Experimental Petrology Lab

Saebyul and Keiji check runs conditions in Experimental Petrology lab
Museum Specialists Saebyul Choe and Keiji Hammond checking run conditions for IHPV 1 in the experimental petrology laboratory.

Many high-pressure and/or high-temperature geologic processes, such as the generation of magma in Earth’s crust, release of magmatic fluids that drive volcanic eruptions, formation of metallic mineral deposits by hot fluids, and the metamorphism of rocks by fluids cannot be observed directly because they occur in inaccessible regions of the Earth’s interior.  We apply experimental petrology to study these processes in the lab by replicating the pressures, temperatures, fluids, melts, and rock compositions involved.

In the experimental petrology laboratory, we can simulate volcanic conditions at surface pressure by conducting experiments in high-temperature furnaces that operate at atmospheric pressure.  We also conduct experiments in other equipment that can operate at higher pressures.  This lab also two Internally Heated Pressure Vessels (IHPVs) that are capable of operating up to 5000 bars (equivalent to 72520 pounds per square inch) which is the pressure magma would experience at 16 kilometers, or 10 miles depth, below Earth’s surface.  Electrical furnaces for the IHPVs can be run at temperatures up to 1150°C (2100°F) to provide the heat required.  The lab also includes three Cold Seal Pressure Vessels (CSPVs) that attain a maximum temperature of 800°C for pressures of 2000 bars (equivalent to 7 kilometers below Earth’s surface).

Brightly colored crystals and finer-grained dark needles contained within the silicate glass produced in the experimental run.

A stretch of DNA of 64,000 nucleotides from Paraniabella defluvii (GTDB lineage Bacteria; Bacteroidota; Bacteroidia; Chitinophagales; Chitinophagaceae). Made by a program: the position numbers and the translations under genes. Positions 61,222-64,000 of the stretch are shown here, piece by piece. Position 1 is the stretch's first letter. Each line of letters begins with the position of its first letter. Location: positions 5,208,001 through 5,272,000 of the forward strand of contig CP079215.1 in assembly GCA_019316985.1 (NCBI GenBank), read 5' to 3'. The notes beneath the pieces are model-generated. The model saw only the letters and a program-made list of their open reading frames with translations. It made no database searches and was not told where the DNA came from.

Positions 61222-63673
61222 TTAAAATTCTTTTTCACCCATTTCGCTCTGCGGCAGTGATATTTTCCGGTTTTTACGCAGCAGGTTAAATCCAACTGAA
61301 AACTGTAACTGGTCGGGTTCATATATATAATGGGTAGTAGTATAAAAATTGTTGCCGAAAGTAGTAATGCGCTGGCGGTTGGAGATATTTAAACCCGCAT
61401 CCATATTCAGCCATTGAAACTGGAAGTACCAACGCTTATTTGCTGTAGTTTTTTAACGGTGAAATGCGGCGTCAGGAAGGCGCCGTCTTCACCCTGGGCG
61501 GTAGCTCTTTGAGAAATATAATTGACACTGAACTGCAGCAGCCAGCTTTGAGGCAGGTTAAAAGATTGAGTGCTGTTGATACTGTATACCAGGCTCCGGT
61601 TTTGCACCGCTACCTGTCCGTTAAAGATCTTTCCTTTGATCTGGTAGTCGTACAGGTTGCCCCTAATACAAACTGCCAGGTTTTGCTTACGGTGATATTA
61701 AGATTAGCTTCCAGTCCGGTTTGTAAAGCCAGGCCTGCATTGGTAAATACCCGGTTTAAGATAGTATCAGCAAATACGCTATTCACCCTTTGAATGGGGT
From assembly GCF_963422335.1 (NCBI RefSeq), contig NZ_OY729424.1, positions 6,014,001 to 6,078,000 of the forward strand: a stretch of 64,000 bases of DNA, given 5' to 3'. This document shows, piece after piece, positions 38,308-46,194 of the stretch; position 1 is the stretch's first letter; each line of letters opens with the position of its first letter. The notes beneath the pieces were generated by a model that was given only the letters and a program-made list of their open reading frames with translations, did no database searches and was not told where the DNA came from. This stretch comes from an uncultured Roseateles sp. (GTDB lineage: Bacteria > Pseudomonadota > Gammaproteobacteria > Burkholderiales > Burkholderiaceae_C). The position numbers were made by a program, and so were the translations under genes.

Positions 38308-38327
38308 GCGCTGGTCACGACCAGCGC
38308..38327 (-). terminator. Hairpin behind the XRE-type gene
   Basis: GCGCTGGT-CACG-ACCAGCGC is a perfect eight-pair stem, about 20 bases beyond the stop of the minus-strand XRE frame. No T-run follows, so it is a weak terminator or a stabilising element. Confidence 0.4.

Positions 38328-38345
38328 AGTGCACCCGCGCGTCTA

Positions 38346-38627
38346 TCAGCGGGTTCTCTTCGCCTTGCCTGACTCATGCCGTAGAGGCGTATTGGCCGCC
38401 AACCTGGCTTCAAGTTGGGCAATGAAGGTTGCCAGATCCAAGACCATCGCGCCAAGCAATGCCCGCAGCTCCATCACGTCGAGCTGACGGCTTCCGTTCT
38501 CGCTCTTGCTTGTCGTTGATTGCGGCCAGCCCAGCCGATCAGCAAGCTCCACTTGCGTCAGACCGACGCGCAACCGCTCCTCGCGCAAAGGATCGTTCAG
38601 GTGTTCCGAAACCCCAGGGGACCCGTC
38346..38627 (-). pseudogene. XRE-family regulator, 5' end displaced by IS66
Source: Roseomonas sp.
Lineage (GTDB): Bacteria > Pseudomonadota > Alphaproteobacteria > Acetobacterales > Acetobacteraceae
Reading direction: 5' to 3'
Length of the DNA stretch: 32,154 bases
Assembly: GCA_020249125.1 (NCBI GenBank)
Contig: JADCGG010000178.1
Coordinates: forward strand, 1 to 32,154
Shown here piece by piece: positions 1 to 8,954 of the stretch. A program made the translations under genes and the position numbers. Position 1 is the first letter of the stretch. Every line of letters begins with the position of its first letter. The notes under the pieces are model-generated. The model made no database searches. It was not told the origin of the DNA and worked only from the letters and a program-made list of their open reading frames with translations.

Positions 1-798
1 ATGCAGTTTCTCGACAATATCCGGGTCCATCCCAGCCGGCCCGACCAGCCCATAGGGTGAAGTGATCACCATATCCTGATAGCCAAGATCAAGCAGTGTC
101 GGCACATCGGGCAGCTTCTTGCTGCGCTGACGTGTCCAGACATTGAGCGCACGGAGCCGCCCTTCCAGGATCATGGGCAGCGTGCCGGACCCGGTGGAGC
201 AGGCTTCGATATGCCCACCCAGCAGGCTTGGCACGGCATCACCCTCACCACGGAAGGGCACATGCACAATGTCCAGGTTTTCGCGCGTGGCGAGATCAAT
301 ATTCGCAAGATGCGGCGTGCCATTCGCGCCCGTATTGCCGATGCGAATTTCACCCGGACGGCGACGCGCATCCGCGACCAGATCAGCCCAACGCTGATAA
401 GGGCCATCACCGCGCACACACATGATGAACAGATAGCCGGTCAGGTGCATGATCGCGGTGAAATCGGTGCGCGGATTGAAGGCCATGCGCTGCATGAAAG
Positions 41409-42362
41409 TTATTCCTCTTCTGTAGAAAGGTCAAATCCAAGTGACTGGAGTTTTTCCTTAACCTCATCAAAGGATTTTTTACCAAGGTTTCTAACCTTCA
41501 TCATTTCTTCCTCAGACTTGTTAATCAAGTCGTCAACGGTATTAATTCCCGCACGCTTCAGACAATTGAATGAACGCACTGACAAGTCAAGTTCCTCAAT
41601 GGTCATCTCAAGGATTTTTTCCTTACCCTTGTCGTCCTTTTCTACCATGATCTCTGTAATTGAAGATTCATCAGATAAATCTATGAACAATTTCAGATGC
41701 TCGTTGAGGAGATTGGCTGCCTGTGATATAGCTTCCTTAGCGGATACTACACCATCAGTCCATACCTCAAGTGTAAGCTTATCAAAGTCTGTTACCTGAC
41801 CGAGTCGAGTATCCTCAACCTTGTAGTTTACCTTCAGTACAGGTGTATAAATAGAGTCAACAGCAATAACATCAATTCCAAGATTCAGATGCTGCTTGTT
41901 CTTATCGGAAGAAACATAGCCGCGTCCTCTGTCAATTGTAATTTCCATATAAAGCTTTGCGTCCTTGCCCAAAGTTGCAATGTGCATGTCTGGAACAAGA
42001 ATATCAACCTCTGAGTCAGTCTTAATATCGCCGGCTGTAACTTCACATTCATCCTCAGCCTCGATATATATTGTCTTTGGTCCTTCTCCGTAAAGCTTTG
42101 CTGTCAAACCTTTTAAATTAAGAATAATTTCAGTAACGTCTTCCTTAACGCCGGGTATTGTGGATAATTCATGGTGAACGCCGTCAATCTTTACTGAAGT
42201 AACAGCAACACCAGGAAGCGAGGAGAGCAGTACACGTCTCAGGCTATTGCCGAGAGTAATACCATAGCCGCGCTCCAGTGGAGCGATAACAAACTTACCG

Experimental run products including silicate glass (the quenched silicate melt = purple phase) and experimentally crystallized grains of apatite (brightly colored crystals and finer-grained dark needles) contained within the silicate glass. Long dimension of field of view = 1 millimeter.
Brown silicate glass containing small to large spherical and elliptical gas bubbles.
Experimental run product consisting of brown silicate glass (the quenched silicate melt) containing small to large spherical and elliptical gas bubbles. The glass was generated by melting and quickly cooling and quenching a Mt. Vesuvius, Italy, volcanic rock sample. Field of view diameter = 2 millimeters.

Experiments are conducted in small cylindrical precious metal capsules made of nearly pure gold, platinum, or alloys of silver-palladium or gold-palladium (depending on the experimental temperatures involved).  Rock powders - with or without added water, carbon dioxide, sulfur, chlorine or other volatile components – are loaded into the metal capsules, and the capsules are welded shut and loaded into the IHPVs or CSPVs.  The IHPVs are pressurized with argon gas and the CSPVs are pressurized with water to the pressure required and then heat is applied.  Experiments may be conducted for hours to weeks, depending on the experimental objectives.  At the conclusion of an experiment, the capsule is cooled rapidly to room temperature while pressure is held constant.  The capsule is then opened and the experimental materials inside studied with a microscope and analyzed by electron microprobe or Fourier-Transform Infrared Spectroscopy at the museum and/or by ion microprobe at the Woods Hole Oceanographic Institute or with LA-ICPMS at the Lamont-Doherty Earth Observatory.

 Ongoing research projects in this lab include:

  • How do the volatiles water, carbon dioxide, sulfur dioxide, hydrogen sulfide, and chlorine dissolve in magma as a function of pressure, temperature, melt composition, and the composition of magmatic fluids present?
  • How do economic deposits of ore metals including copper, molybdenum, lithium, tantalum, beryllium, and others form in igneous environments?
  • How does the common phosphate mineral apatite (Ca5[PO4]3[OH,F,Cl]) crystallize in magmas and how does its chemical composition provide important information on water, fluorine, and chlorine contents of magmatic melts and fluids?
  • What conditions influence the nucleation, sizes, and shapes of magmatic fluid bubbles in silicate melts?